“You are never going to be able to fill the whole in your heart. That you can’t do. But what you can do is cover your heart with all this Love to protect that sacred hole.” Francine Wheeler
What enables us to move through our darkest days? When faced with tragedy, how is it that some people manage not only to continue living but create something even more beautiful and life affirming from their despair?
From listening to parents enduring the unimaginable loss of a child, and reading Viktor Frankl’s experience during the Holocaust in Man’s Search for Meaning, I can’t help but feel that it may just be essential to our survival to have “something more” to believe in.
Many of us, religious or not, crave “something more.” We yearn to feel connected to a unifying force greater than ourselves. We desire to move past small talk and experience depth in conversation. We want to feel accepted, loved and free to be our true selves. We want to know with our whole heart when we feel like a big wave has pummeled us to the bottom of the sea, that somehow, someday we will slowly find a light again leading us back up to the surface of the ocean for a deep breath.
“It helps not to think of spirituality as some rigid concept with procedures and rules. The form of spirituality is a matter of choice – it can be religious in a traditional sense, or not.” – Dr. Judith Orloff
I believe spirituality in its essence is about believing in something more. But truthfully, I have to practice believing this. I did not find my spiritual beliefs in a book or at a place of worship though both have helped me feel connected to a sense of community and universality. But after seeking answers externally, I realize daily that the only way for me to feel spirit is to first acknowledge the manifestation of spirit in me, my very soul.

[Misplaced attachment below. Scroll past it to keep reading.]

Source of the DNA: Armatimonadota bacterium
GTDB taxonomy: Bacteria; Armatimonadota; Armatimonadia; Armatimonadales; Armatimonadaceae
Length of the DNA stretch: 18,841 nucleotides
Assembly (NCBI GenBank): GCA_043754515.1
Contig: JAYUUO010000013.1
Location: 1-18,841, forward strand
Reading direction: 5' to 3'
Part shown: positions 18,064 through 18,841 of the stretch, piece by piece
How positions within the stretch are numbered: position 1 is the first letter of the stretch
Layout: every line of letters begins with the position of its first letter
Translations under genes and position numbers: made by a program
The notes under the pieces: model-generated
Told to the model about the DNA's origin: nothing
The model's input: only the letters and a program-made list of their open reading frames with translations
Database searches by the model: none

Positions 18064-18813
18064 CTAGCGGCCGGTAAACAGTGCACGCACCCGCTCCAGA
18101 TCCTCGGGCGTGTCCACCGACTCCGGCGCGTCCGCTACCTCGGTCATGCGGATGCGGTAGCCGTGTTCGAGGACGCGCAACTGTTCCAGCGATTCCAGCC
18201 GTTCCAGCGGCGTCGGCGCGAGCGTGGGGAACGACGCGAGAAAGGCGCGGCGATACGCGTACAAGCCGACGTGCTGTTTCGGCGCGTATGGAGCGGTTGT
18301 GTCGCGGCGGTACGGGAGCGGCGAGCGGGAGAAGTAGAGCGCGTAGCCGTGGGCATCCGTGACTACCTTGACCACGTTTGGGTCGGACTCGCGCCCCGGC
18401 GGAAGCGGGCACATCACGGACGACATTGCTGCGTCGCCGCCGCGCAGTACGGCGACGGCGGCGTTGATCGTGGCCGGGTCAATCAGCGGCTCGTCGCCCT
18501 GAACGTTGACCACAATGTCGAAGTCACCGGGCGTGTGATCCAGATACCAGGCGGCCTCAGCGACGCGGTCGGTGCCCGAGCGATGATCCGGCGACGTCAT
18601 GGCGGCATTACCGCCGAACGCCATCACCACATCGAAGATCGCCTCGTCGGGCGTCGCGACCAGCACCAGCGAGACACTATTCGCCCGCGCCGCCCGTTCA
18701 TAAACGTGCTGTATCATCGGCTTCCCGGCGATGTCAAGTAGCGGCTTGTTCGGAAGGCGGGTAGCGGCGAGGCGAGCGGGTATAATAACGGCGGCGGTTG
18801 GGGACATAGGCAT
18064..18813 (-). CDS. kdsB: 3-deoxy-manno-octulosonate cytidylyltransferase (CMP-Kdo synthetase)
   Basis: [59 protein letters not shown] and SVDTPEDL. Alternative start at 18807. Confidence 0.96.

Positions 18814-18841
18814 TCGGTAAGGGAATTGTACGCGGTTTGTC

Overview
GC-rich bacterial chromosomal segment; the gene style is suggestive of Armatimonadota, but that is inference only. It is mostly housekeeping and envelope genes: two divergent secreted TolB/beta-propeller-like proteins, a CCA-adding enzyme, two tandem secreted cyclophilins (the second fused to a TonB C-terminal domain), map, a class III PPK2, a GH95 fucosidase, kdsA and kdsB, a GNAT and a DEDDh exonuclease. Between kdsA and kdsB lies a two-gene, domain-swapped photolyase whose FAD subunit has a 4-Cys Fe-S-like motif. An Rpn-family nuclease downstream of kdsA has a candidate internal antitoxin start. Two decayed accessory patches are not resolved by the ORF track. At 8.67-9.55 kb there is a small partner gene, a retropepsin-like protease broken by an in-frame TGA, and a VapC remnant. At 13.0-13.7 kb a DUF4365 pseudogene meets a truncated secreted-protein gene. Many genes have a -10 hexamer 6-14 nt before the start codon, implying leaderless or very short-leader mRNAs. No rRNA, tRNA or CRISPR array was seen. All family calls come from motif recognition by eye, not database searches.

“Because there is no way out of one’s inner life, one had better get into it. On the inward and downward spiritual journey, the only way out is in and through.” – Parker Palmer
Perhaps this path inward is about seeking kindness, truth, purpose, understanding, light, solace, and most importantly I think, unconditional love. Maybe the “more” is about finding answers to our existential questions about where we come from and where we go when we die. Maybe this delving stirs the waters and brings up more questions than answers. But when we invest in inner work, we receive glimpses of an undying light and love that makes our present as well as our presence a treasure to behold. And this lasts not only for our lifetime, but long after we are gone. Making our flame stronger makes this whole world shine more brightly.
What does inner work look like? In the words of Parker Palmer:
“First we could lift up the value of “inner work.” That phrase should become commonplace in families, schools, and religious institutions, at least, helping us understand that inner work is as real as outer work and involves skills one can develop, skills like journaling, reflective reading, spiritual friendship, meditation and prayer. We can teach our children something that their parent did not always know: if people skimp on their inner work, their outer work will suffer as well.
I used to think this kind of inner work was self – indulgent. But I realize it is much more selfish not to address our inner world. If I want to be of sincere and authentic service, it needs to come from a place of fullness and not depletion. As meditation teacher and author, Jack Kornfeild writes, “There is no separation between inner and outer, self and other. Tending ourselves we tend the world. Tending the world we tend ourselves”.